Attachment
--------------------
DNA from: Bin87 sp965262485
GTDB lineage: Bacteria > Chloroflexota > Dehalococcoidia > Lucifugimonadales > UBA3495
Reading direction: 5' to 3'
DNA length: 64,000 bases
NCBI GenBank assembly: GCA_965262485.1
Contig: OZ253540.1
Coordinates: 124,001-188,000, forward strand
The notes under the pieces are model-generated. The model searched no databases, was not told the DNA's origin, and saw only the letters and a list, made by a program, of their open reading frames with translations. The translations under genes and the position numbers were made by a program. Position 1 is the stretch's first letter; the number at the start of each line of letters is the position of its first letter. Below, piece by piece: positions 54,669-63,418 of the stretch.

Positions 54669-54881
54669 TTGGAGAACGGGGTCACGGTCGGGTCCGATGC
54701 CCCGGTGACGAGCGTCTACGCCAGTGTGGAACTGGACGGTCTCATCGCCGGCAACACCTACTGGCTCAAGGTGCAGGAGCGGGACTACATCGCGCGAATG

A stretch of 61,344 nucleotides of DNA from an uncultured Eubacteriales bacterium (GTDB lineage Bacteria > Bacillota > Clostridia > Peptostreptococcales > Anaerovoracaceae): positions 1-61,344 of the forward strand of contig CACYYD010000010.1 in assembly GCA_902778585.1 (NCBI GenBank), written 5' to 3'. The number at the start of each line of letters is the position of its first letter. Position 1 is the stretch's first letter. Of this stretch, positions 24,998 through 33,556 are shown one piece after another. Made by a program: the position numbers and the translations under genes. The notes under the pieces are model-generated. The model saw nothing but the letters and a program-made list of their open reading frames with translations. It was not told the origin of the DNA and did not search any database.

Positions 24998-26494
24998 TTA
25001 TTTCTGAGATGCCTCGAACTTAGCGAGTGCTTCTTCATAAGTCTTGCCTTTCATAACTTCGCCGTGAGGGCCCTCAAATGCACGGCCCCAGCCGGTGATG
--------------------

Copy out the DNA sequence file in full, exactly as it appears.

DNA from: Bin87 sp965262485
GTDB lineage: Bacteria > Chloroflexota > Dehalococcoidia > Lucifugimonadales > UBA3495
Reading direction: 5' to 3'
DNA length: 64,000 bases
NCBI GenBank assembly: GCA_965262485.1
Contig: OZ253540.1
Coordinates: 124,001-188,000, forward strand
The notes under the pieces are model-generated. The model searched no databases, was not told the DNA's origin, and saw only the letters and a list, made by a program, of their open reading frames with translations. The translations under genes and the position numbers were made by a program. Position 1 is the stretch's first letter; the number at the start of each line of letters is the position of its first letter. Below, piece by piece: positions 54,669-63,418 of the stretch.

Positions 54669-54881
54669 TTGGAGAACGGGGTCACGGTCGGGTCCGATGC
54701 CCCGGTGACGAGCGTCTACGCCAGTGTGGAACTGGACGGTCTCATCGCCGGCAACACCTACTGGCTCAAGGTGCAGGAGCGGGACTACATCGCGCGAATG

A stretch of 61,344 nucleotides of DNA from an uncultured Eubacteriales bacterium (GTDB lineage Bacteria > Bacillota > Clostridia > Peptostreptococcales > Anaerovoracaceae): positions 1-61,344 of the forward strand of contig CACYYD010000010.1 in assembly GCA_902778585.1 (NCBI GenBank), written 5' to 3'. The number at the start of each line of letters is the position of its first letter. Position 1 is the stretch's first letter. Of this stretch, positions 24,998 through 33,556 are shown one piece after another. Made by a program: the position numbers and the translations under genes. The notes under the pieces are model-generated. The model saw nothing but the letters and a program-made list of their open reading frames with translations. It was not told the origin of the DNA and did not search any database.

Positions 24998-26494
24998 TTA
25001 TTTCTGAGATGCCTCGAACTTAGCGAGTGCTTCTTCATAAGTCTTGCCTTTCATAACTTCGCCGTGAGGGCCCTCAAATGCACGGCCCCAGCCGGTGATG